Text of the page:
Frankenstein and the Monster From Hell (1974)

A young doctor with similar morbid fascinations is sentenced to prison beside his mentor, Baron Victor Frankenstein, as the two 'borrow' bits and pieces of the inmates to create a new creature whose strength is only rivaled by his intelligence! This final entry in the Hammer Frankenstein run shows no signs of wear as such, and offers the same enamoring sets, colorful acting, and Gothic horror as each of its predecessors. Peter Cushing plays a much more subdued Frankenstein for most of the film, that is until his new plot is revealed and he drops his calm and collected demeanor to become the crazed scientist that has been developed since CURSE. His new assistant (as played by Shane Briant) acts as a counter-balance to his cruel intentions, offering reason and empathy when dealing with the demon spawned by Frankenstein's recent work. The monster itself garners a crude sympathy with the audience, since it lacks the will to live and curses Frankenstein for having created it. As compared to several of the earlier entries, the gore and violence are both minimal, but the story is entertaining and as well played as any other Hammer production. The one hang-up is just that after six films, not much has changed in the standard formula that made the series successful. Absolutely recommended to any Hammer or classic Gothic horror fans!

Rating: 8/10.
Number of views: 1.

HorrorBlips: vote it up!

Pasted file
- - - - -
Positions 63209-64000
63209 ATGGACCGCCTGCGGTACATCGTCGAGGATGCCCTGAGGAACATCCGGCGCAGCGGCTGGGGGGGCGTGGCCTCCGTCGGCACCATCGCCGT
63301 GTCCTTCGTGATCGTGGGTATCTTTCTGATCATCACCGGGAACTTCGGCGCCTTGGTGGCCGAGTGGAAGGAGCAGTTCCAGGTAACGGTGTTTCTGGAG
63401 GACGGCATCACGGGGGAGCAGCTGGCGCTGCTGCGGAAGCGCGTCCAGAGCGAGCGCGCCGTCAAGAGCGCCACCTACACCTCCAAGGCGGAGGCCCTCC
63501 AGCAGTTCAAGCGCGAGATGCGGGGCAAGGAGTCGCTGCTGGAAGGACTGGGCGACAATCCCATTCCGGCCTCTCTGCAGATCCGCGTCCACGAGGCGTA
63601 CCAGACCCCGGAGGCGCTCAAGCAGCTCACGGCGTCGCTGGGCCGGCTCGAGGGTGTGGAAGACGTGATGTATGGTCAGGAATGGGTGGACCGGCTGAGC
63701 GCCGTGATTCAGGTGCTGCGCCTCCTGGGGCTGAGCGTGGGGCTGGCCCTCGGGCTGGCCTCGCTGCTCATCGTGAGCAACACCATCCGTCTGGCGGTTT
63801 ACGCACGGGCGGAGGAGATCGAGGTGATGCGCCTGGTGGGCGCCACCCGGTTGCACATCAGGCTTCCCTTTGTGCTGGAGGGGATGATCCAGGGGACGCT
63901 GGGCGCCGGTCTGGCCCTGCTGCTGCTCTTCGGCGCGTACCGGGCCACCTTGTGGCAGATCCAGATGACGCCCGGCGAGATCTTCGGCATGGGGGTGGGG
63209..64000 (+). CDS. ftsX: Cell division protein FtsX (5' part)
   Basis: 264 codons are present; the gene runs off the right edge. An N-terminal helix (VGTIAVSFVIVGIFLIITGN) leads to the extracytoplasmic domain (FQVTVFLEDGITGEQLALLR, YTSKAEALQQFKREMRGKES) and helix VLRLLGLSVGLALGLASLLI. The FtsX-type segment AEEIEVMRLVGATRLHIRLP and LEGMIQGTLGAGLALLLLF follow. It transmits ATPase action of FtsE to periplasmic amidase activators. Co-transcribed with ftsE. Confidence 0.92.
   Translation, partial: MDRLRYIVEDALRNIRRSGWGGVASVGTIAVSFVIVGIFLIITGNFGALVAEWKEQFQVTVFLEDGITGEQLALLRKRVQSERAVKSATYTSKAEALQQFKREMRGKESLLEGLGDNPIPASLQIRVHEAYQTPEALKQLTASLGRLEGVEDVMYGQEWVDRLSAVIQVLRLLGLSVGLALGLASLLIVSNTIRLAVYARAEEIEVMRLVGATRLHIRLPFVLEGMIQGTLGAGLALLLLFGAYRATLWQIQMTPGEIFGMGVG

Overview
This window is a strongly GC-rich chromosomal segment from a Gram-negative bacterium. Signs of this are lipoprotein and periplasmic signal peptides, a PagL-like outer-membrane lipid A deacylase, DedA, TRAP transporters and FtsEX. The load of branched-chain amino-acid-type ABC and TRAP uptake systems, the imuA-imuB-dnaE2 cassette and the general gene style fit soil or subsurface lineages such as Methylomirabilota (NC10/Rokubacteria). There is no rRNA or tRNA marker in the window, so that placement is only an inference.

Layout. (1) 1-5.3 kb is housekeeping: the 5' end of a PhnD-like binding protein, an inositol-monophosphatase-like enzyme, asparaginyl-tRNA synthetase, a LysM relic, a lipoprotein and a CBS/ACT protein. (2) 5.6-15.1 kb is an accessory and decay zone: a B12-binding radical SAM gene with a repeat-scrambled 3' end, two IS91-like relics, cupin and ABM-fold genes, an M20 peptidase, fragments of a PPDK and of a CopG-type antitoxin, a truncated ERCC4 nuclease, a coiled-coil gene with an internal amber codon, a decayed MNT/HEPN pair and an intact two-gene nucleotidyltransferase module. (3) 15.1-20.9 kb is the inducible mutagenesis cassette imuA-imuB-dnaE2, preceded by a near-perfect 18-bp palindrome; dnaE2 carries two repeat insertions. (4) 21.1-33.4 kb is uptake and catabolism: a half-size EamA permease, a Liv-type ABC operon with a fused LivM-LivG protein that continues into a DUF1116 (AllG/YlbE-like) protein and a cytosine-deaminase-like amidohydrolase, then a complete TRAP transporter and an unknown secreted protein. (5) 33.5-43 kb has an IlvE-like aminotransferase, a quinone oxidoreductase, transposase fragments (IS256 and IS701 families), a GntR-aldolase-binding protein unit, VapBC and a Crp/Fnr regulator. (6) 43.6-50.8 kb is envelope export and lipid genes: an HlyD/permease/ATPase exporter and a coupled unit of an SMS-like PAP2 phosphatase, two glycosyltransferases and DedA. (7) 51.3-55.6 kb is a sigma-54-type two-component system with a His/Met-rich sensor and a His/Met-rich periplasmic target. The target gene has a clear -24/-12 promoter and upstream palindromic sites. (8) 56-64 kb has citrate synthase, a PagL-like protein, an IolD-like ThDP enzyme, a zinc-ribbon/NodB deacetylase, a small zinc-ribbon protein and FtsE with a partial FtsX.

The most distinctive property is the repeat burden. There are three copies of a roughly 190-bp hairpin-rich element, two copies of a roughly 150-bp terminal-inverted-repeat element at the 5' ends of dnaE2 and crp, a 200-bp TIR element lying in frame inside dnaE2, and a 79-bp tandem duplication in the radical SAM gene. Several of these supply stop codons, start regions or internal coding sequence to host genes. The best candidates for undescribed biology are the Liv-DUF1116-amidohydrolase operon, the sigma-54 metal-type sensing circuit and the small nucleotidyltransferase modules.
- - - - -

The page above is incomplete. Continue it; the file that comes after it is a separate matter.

1. I just watched this one for the first Tuesday night, and really enjoyed it. Peter Cushing was awesome as usual and he had some awesome jackets that I would love to have as a Halloween costume.

  2. Glad you guys liked this one, it was probably my favorite of the sequels!

  3. This is one of my faves of the series, but the one I love the most is FRANKENSTEIN MUST BE DESTROYED. It has some great performances in it and Cushing is more evil than all his other Baron roles put together. He even rapes Veronica Carlson's character for crying out loud.

    MONSTER FROM HELL is pretty much poverty row Hammer compared with there 60's films, but the dark humor and exploitation elements make it shine, IMO. The added gore and the suture scene in the uncut version make it a little more interesting, too.

  4. Dang only saw the rated American release on the DVD I picked up, maybe Youtube will come to the rescue!

  5. The longest piece is the scene where Frankenstein sews the creatures hand with his teeth(!)

    Other bits come at the end such as a bit more gore of the asylum manager bleeding after being stabbed in the throat and a lot more of the crazies tearing the creature to pieces and eating portions of him, too.

    Even the cut version released here is still gorier than the average Hammer movie, but tame by today's standards.